TN Code Academy grew beyond expectations in 2014
By Tom Ballard, Director of Innovation and Entrepreneurial Initiatives, Pershing Yoakley & Associates, P.C.
“We experienced a great amount of growth, much of it really unexpected,” the TN Code Academy’s Sammy Lowdermilk says in describing 2014.
The organization that is a subsidiary of The Biz Foundry, one of Launch Tennessee’s nine regional accelerators, really hit the mark with its overall training and its innovative “100 Girls of Code” initiative.
“I’ve always been someone that likes to think big,” Lowdermilk explains. “We hit this opportunity at the perfect time. I did not think it would go this fast.”
The speed with which the TN Code Academy accelerated out of the gate is exceptional. During 2014, the organization offered 30 coding events, from one-day sessions to week-long camps. More than 200 young women participated in its “100 Girls of Code” programs.
“It exploded on us,” Lowdermilk says of the coding initiative focused on girls between 12 and 18 years old.
All of this growth resulted in some rethinking of the TN Code Academy model to ensure it scaled successfully based on the opportunities that exist.
As a key component of the new strategy, Lowdermilk announced a new initiative last December to franchise its week-long camps. Called “Digital Pathways,” he said the concept is designed to “allow local communities to take more control of their events.”
The TN Code Academy trains the licensee on how to run the program and the individuals who will do the actual instruction. Lowdermilk’s organization also provides what he describes as the backend services – equipment, class materials and even registration.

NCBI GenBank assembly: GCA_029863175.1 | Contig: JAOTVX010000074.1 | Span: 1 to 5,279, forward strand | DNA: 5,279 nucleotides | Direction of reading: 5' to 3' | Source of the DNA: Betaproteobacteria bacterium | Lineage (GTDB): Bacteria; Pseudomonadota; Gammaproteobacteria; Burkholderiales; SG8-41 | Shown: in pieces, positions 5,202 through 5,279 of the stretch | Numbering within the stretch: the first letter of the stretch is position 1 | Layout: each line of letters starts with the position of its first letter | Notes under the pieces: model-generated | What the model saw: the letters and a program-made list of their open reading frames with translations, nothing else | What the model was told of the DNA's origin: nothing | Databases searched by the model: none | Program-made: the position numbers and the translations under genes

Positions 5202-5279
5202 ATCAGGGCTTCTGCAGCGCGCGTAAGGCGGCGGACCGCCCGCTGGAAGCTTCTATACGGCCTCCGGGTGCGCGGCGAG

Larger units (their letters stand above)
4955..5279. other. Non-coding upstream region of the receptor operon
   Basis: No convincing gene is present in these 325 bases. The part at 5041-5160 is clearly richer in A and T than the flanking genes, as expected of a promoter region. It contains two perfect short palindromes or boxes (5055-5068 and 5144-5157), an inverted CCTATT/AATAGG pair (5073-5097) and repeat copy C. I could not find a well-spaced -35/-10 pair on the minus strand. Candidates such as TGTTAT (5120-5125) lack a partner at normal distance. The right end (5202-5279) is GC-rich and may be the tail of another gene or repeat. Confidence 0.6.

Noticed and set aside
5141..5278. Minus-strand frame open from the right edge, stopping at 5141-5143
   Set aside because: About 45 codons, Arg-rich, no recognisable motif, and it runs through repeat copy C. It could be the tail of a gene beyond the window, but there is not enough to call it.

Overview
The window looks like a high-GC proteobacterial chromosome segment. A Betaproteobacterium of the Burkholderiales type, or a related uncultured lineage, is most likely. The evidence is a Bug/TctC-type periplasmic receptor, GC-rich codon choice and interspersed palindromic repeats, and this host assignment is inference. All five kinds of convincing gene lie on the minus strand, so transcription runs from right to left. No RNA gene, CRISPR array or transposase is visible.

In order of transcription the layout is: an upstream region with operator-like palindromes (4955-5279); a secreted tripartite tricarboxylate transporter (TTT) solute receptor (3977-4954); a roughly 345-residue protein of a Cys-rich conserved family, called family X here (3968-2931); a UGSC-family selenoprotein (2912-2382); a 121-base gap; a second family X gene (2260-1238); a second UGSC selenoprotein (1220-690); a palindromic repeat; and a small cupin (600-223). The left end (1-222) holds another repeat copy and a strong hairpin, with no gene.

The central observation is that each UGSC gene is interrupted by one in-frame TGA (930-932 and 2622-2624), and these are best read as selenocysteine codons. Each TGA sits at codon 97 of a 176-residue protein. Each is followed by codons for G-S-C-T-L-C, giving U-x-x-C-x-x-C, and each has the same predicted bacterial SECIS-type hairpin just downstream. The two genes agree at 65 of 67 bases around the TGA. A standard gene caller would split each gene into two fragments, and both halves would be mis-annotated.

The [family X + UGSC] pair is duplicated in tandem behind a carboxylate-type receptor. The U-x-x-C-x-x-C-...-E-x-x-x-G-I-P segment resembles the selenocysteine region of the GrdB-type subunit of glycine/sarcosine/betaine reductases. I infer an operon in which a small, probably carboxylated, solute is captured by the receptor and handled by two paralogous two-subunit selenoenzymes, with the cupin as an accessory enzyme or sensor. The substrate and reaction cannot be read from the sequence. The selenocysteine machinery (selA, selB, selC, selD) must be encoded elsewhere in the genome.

“It’s a better model for us,” he says. The licensing concept also allows a local community to brand the programs with their own name.
Those familiar with the “CO.STARTERS” program launched by Chattanooga’s CO.LAB will see similarities in the licensing approach.
“We’re talking to 20 organizations across the country that want to license one or more of our programs,” Lowdermilk. In fact, he announced in the past week that “100 Girls of Code” chapters were being launched in Lake Oswego, OR and Columbia, SC. Similar announcements are expected soon, maybe as many as a dozen chapters.
“One organization is looking to use our curriculum to teach adults,” Lowdermilk said.
Even as it looks to make its curriculum available nationally, the TN Code Academy will continue to be the exclusive provider of the programming in the Volunteer State.
“We will do everything in Tennessee ourselves including the ‘100 Girls of Code,’” Lowdermilk said.
In fact, the 2015 edition of the “100 Girls of Code” in Tennessee launches February 7.